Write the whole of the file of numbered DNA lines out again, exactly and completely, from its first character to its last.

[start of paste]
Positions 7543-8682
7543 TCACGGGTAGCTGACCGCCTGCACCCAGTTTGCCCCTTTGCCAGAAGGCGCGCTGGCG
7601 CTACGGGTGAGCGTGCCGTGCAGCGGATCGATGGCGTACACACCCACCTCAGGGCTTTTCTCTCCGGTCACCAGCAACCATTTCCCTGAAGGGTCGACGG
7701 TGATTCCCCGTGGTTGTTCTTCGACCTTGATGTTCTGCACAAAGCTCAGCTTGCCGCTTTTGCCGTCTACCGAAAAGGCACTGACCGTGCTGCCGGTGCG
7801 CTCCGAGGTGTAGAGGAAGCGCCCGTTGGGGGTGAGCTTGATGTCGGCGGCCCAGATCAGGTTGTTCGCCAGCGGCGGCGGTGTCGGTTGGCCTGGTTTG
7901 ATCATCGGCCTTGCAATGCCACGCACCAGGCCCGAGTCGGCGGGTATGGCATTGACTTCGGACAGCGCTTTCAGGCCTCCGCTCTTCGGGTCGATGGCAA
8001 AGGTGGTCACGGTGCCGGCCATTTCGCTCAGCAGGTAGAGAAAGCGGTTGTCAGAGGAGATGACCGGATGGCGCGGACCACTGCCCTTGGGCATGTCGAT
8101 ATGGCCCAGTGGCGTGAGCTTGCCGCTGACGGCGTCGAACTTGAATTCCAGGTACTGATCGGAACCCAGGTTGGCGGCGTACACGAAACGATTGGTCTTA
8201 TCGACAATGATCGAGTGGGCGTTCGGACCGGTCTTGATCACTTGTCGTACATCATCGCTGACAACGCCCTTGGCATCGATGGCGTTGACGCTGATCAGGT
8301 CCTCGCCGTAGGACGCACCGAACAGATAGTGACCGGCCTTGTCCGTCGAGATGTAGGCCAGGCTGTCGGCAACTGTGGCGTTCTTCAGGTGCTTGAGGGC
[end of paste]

Positions 7543-8682
7543 TCACGGGTAGCTGACCGCCTGCACCCAGTTTGCCCCTTTGCCAGAAGGCGCGCTGGCG
7601 CTACGGGTGAGCGTGCCGTGCAGCGGATCGATGGCGTACACACCCACCTCAGGGCTTTTCTCTCCGGTCACCAGCAACCATTTCCCTGAAGGGTCGACGG
7701 TGATTCCCCGTGGTTGTTCTTCGACCTTGATGTTCTGCACAAAGCTCAGCTTGCCGCTTTTGCCGTCTACCGAAAAGGCACTGACCGTGCTGCCGGTGCG
7801 CTCCGAGGTGTAGAGGAAGCGCCCGTTGGGGGTGAGCTTGATGTCGGCGGCCCAGATCAGGTTGTTCGCCAGCGGCGGCGGTGTCGGTTGGCCTGGTTTG
7901 ATCATCGGCCTTGCAATGCCACGCACCAGGCCCGAGTCGGCGGGTATGGCATTGACTTCGGACAGCGCTTTCAGGCCTCCGCTCTTCGGGTCGATGGCAA
8001 AGGTGGTCACGGTGCCGGCCATTTCGCTCAGCAGGTAGAGAAAGCGGTTGTCAGAGGAGATGACCGGATGGCGCGGACCACTGCCCTTGGGCATGTCGAT
8101 ATGGCCCAGTGGCGTGAGCTTGCCGCTGACGGCGTCGAACTTGAATTCCAGGTACTGATCGGAACCCAGGTTGGCGGCGTACACGAAACGATTGGTCTTA
8201 TCGACAATGATCGAGTGGGCGTTCGGACCGGTCTTGATCACTTGTCGTACATCATCGCTGACAACGCCCTTGGCATCGATGGCGTTGACGCTGATCAGGT
8301 CCTCGCCGTAGGACGCACCGAACAGATAGTGACCGGCCTTGTCCGTCGAGATGTAGGCCAGGCTGTCGGCAACTGTGGCGTTCTTCAGGTGCTTGAGGGC